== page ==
The Greek government recently passed a new law which prohibits yachts not in possession of a Greek commercial licence from commencing AND ending charters in Greek waters.
OCEDA’s ultimate goal remains to ensure all yachts globally are able to cruise in Greece’s incomparable cruising grounds and is committed to providing and delivering solutions to ensure a smooth and stress-free yachting experience.
How to charter in Greek waters - With a Greek Commercial Licence
Foreign flagged yachts in possession of a Greek commercial licence are able to start and end charters within Greece freely without restriction.
OCEDA can assist owners in obtaining commercial licences and in light of the new law a number of clients have already instructed us to proceed in obtaining a Greek commercial licence for their yachts. Licences can take two months to be issued therefore the process should begin well in advance of the summer season.
VAT at the rate of 9.6% (12% for yachts limited to domestic voyages) will arise on charter fees for yachts operating with a Greek licence in Greece.
As a result of lobbying by OCEDA and other key industry players, there is talk of changes to simplify the process of obtaining a Greek commercial licence, but this is yet to be confirmed and we remain bound by the current laws.
How to Charter in Greek Waters - Without a Greek Commercial Licence
Yachts without a commercial licence intending to charter in Greece can continue to do so subject to the start and end of the charter taking place outside of Greece. We have solutions in place for clients considering such options to ensure the entry and departure into Greece is effected smoothly from Saranta, Albania and Bodrum and Izmir in Turkey.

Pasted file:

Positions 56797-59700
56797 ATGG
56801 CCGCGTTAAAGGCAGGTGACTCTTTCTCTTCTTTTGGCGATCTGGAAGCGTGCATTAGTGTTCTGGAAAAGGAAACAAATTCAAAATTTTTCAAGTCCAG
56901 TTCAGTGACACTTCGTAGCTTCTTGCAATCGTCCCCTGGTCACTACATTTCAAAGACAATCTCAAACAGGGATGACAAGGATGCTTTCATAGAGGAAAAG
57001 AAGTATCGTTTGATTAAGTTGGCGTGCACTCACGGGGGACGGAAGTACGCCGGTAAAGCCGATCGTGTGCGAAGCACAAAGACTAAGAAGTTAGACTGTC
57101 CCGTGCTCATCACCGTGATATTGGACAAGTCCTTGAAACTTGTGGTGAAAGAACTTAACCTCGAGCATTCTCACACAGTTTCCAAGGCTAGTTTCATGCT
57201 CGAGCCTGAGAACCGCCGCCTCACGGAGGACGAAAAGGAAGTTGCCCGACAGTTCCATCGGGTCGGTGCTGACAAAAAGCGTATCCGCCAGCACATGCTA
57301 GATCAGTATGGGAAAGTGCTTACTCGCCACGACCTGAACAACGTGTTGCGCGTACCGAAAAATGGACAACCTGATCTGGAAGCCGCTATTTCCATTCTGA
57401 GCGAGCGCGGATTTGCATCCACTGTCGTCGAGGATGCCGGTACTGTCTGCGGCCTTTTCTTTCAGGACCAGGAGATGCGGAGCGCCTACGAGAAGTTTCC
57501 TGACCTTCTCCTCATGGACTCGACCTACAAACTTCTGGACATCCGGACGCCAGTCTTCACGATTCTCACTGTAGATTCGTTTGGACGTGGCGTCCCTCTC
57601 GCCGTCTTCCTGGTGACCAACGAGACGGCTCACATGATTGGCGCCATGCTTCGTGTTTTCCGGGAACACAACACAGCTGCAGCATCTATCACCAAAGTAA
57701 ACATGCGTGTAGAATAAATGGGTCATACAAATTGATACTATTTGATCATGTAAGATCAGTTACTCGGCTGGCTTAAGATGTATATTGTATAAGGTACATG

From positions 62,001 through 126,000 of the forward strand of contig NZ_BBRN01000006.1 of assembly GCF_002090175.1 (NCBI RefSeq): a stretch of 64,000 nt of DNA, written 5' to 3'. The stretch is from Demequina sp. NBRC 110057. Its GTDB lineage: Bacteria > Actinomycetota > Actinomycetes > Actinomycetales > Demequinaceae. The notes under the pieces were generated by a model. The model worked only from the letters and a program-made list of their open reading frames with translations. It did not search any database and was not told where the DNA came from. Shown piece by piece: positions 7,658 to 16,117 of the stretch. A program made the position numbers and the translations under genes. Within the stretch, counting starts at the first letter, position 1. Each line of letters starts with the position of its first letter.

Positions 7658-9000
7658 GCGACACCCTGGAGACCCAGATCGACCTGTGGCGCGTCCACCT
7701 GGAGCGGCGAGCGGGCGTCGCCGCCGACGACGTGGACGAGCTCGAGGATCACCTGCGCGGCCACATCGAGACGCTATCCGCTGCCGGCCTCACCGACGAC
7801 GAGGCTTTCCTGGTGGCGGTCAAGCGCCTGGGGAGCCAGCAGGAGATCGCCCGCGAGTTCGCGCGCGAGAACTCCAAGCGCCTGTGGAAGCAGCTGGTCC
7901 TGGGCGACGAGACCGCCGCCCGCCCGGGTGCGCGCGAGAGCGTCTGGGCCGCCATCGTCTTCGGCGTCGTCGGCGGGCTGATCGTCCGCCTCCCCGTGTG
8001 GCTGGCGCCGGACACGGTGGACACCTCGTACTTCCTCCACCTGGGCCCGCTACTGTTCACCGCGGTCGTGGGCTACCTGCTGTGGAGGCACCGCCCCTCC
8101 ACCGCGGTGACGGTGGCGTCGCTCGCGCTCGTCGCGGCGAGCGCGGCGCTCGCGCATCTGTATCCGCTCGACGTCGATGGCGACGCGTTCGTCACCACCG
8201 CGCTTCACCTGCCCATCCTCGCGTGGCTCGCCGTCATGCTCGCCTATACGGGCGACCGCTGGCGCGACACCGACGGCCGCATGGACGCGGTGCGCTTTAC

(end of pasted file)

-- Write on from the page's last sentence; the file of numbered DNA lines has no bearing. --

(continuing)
OCEDA can help plan charters starting and ending outside of Greece and can handle all formalities and provisioning in Albania and Turkey.
While it is frustrating to have to begin and end a charter outside Greece it’s not all bad news!
Charterers will have unconditional access to competitively priced duty-free fuel in Turkey and Albania. Duty-free fuel is also available once a commercial yacht is in Greece.
Charterers will not pay VAT on charter fees for the time spent in Greece.
Supply & Demand of Greek Licensed Charter Yachts
The new law is bound to affect supply and demand in the local charter market where there will not be enough yachts to satisfy demand.
An estimated breakdown of the currently available Greek licensed charter fleet is:
Under 20 yachts over 40m
Under 10 yachts over 50m
Under 5 yachts over 70m
It is safe to predict that these yachts will NOT be able to cover the demands of charterers looking to charter yachts over 40m in Greece this summer.
Zea Marina, a D-Marin marina in Athens
Home Porting in Greece
Perhaps the time has come to consider Greece as an ideal location to base your yacht since beyond being able to compete in the Greek charter market there are numerous other benefits:
Competitively priced marina berthing options with high-end facilities in Athens.
Greek shipyards offer the most competitive rates throughout the Med costing 30-40% less than other European yards with highly skilled and experienced workmen.
Greek yards are renowned for their high quality work with plentiful examples of such work including the extensive refit carried out to the 46m Feadship Ancallia refitted in Perama which was awarded the “Best Rebuilt” Superyacht Award in 2015.
Diverse and spectacular cruising grounds to explore and enjoy.
Easy access to Athens’s marinas and shipyards from airport (30-45 minutes) with Athens airport being well-connected internationally.
General annual operation costs including crew salaries 25-30% less than Western European standards.
Duty-free fuel readily available to all commercial yachts.
Mild and pleasant weather throughout off-season months.
Safe destination with very low terrorism threat.
OCEDA is a niche yachting company offering turn key services including sales, charter, full yacht management and agency services.
Please feel free to contact us if you have any questions or require advice on cruising in Greek waters.
*Image credit: Greek flag at the Parthenon by George Rex